|Publication number||US4966164 A|
|Application number||US 07/283,593|
|Publication date||Oct 30, 1990|
|Filing date||Dec 13, 1988|
|Priority date||Dec 29, 1987|
|Also published as||CA1318941C, DE3885076D1, DE3885076T2, EP0323052A2, EP0323052A3, EP0323052B1|
|Publication number||07283593, 283593, US 4966164 A, US 4966164A, US-A-4966164, US4966164 A, US4966164A|
|Inventors||Ronnie Colsen, Alexander Kairis, Andrew L. Deller|
|Original Assignee||Tradatlantex Ag|
|Export Citation||BiBTeX, EndNote, RefMan|
|Patent Citations (13), Non-Patent Citations (2), Referenced by (61), Classifications (15), Legal Events (7)|
|External Links: USPTO, USPTO Assignment, Espacenet|
This invention relates to a combined sound-generating device and electrical acupuncture device, and more particularly, to such a device used for assisting addiction treatment and to a method for using the same.
In the past, many proposals for assisting patients to stop smoking have been made, though most have involved either the presence of cigarettes or pseudo-cigarettes. Thus U.S. Pat. No. 2,981,641 discloses the spraying of tobacco with N-alkyl nornicotine to decrease the craving of smokers. U.S. Pat. No. 3,439,685 suggests the addition of a bitter tasting ingredient in tobacco in increasing amounts. U.S. Pat. No. 3,655,325 discloses a pseudo-cigarette packet which, when picked up, emits a coughing sound, to act as a deterrent. U.S. Pat. No. 3,885,576 proposes the use of a wrist band with a mercury switch so connected in a circuit that when a person raises his arm to put a cigarette to his lips, he receives an electric shock. U.S. Pat. No. 3,886,953 and U.S. Pat. No. 3,963,033 disclose a cigarette case with a connection to the smoker's preferred finger, hand or arm, so that manipulation of the case to dispense a cigarette causes an electric shock after a delay, together with an audible alarm. U.S. Pat. No. 4,068,672 discloses a cigarette holder which when placed between a person's lips causes a discharge of low DC current. U.S. Pat. No. 4,246,913 discloses a pressure transducer for a cigarette holder which is used to detect when smoke is drawn from the cigarette and to initiate a small but annoying electric shock to the user. U.S. Pat. No. 4,311,691 suggests the chewing of a gum laden with ethyl maltol in order to render the subsequent smoking of cigarettes less satisfying to the smoker. U.S. Pat. No. 4,620,555 discloses a cigarette dispenser which permits access only after a predetermined time interval which enables the smoker to reconsider the decision to smoke.
The present invention approaches the problem from a rather different direction. In the course of addiction treatment, the patient may suffer withdrawal symptoms and may continue to suffer a nervous desire for the addictive substance, such as nicotine. It is therefore desirable that patients trying to disassociate themselves from addictive substances should have a calm and emotionally stable state of being. A continuous and monotonous rhythmical auditory stimulus helps to obtain such a calm and stable emotional state of being. This phenomenon is neurophysiologically explained by the balancing of the sympathetic and parasympathetic nervous functions, which in turn stabilizes the entire autonomic nervous system. Evidence of this effect is substantiated by the fact that the rhythmical sound of rain drops, or the continuous sound of a running train, offers comfortable stimulation and drowsiness without inducing habituation.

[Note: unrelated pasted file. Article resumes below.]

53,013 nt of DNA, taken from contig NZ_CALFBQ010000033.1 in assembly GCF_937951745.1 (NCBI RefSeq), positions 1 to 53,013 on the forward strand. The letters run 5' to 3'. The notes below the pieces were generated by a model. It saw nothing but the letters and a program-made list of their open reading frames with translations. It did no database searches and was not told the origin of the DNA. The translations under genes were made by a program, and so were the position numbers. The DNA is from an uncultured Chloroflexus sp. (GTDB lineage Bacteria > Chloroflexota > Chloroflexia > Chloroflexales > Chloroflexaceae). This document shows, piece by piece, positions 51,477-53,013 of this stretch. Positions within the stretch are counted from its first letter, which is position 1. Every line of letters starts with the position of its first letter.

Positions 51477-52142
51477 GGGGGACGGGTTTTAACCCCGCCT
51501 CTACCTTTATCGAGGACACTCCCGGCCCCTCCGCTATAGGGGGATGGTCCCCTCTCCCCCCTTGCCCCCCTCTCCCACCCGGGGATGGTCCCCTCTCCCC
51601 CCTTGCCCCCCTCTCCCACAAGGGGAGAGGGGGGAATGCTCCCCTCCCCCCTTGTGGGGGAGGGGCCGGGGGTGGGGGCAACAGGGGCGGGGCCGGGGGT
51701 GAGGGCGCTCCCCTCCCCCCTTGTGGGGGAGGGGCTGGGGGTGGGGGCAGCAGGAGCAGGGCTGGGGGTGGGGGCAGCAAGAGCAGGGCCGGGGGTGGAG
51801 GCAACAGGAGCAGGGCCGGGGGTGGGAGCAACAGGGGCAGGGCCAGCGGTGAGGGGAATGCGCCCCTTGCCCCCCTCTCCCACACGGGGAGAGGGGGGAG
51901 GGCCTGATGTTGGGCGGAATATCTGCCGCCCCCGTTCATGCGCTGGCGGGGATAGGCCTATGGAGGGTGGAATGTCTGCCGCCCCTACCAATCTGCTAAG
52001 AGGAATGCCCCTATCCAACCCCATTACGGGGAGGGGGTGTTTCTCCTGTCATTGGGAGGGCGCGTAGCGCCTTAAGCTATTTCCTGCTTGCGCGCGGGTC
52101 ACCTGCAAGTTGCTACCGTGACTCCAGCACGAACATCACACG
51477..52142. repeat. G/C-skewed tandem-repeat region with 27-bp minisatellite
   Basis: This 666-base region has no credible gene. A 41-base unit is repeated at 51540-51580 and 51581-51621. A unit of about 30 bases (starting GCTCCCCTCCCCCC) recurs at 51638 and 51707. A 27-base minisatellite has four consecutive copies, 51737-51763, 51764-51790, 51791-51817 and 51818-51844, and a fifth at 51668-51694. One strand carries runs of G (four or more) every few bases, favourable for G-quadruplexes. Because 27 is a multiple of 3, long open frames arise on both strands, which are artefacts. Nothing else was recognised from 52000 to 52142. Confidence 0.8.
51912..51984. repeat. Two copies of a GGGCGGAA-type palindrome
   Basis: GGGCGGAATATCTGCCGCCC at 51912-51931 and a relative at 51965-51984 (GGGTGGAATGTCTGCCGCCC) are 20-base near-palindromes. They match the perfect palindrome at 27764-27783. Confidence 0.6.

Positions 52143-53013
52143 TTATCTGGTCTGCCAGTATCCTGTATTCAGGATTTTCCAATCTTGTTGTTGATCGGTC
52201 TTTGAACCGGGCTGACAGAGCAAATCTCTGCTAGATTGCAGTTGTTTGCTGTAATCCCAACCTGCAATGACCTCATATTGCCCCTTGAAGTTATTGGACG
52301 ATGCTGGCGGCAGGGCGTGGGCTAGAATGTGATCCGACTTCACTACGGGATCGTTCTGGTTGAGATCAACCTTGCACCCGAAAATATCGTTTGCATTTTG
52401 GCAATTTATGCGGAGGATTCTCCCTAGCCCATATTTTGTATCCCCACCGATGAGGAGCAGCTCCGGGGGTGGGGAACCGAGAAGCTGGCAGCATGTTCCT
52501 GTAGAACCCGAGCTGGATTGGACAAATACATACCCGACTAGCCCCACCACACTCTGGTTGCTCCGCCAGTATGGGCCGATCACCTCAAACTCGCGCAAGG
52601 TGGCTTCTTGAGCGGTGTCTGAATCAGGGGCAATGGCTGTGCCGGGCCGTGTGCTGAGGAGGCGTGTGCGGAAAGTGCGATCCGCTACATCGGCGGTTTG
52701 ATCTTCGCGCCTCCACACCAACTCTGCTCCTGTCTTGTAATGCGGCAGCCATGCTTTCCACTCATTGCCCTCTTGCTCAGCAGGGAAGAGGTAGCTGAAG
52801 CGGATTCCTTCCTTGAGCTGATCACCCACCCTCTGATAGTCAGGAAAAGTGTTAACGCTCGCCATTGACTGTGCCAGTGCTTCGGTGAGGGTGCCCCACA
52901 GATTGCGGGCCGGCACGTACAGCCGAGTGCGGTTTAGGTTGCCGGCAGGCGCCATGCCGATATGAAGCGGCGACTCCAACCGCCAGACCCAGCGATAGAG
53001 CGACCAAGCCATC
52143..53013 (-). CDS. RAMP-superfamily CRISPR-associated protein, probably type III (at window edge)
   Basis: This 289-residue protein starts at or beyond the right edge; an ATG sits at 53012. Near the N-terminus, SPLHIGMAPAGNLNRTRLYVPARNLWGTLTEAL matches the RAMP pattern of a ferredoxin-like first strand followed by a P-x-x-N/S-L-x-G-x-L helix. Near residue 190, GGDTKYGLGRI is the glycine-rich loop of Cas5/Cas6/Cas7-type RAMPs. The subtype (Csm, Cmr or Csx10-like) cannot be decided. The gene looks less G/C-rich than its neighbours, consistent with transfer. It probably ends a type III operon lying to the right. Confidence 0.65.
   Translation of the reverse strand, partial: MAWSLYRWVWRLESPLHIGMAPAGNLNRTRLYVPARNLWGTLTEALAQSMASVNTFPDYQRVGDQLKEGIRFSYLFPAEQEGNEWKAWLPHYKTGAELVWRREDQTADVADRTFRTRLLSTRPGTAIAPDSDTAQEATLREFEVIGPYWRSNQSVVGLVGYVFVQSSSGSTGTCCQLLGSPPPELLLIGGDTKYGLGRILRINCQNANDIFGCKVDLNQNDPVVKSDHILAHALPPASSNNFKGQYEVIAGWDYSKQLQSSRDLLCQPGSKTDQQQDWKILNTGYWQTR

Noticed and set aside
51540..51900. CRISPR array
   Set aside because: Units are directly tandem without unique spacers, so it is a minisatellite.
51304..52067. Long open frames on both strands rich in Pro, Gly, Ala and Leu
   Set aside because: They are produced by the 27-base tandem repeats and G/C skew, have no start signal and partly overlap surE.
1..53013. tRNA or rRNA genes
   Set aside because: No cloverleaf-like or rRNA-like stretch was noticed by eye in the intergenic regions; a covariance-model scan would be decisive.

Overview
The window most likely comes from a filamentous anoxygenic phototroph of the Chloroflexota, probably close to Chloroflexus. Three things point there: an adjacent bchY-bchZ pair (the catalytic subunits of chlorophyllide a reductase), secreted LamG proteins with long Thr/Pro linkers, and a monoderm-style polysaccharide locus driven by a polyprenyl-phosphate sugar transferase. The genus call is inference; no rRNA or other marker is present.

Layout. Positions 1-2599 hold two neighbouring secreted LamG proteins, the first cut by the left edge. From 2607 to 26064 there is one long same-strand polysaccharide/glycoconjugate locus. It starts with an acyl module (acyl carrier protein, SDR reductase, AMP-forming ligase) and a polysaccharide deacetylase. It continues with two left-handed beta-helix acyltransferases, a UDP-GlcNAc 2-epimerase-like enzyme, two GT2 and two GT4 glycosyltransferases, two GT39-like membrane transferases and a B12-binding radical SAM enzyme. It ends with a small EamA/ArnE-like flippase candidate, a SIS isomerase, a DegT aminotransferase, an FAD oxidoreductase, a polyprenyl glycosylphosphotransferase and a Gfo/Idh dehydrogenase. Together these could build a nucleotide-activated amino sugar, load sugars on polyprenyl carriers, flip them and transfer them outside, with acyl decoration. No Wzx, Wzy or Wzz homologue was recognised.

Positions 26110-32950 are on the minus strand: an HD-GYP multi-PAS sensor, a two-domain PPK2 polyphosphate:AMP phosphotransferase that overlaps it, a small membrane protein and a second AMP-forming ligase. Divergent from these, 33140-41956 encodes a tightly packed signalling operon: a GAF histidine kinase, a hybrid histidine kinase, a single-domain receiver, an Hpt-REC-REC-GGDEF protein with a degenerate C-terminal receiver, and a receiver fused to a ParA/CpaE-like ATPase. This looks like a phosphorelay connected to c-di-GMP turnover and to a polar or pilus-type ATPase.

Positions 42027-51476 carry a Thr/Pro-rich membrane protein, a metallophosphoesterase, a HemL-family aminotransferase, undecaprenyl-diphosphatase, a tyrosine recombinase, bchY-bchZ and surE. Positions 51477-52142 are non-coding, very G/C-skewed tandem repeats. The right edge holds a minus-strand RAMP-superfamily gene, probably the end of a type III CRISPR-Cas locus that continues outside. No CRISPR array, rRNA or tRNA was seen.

It is a well known fact in Oriental medicine that the auricle and the external auditory canal have electrically sensitive acupuncture points which physiologically correspond to the function of various tissues and internal organs. Western medicine also recognized that the ear is strongly related to the automatic nervous system. For example, it is a widely accepted fact that pouring cooled water into the ear increases the appetite.
Stimulus applied to a certain acupuncture point causes a physiological response from the corresponding internal organ. Electrical current of low frequency has conventionally been used as such stimulus, as it slightly inhibits the activities of the parasympathetic and vagus nerves. Repetitive stimulation over a period of several days causes the brain stem to secrete endogenous opiates, while also causing various glands to secrete endorphins. These opiates and endorphins then serve to relieve pain throughout the body.
Japanese examined patent application Publication No. 57-1100250 discloses an electrically driven device which consists of a musical sound generating unit and a cylindrical vibrating body. A vibrating stimulus is applied to an acupuncture point detected by a probe, and the user simultaneously listens to music to divert his attention from the pain or boredom which might be caused by the mechanical vibrations of the unit.
Japanese examined patent application publication No. 51-19391 discloses an electronic stimulator in the shape of a clip. This device is made from an elastic ring from which a section has been removed and fitted with two electrodes, one of which connects with an acupuncture point when the clip is slipped onto the ear. A current of low frequency is intermittently applied through the electrode to the acupuncture point on the auricle to give treatment to the corresponding tissue or organ in which the patient feels pain.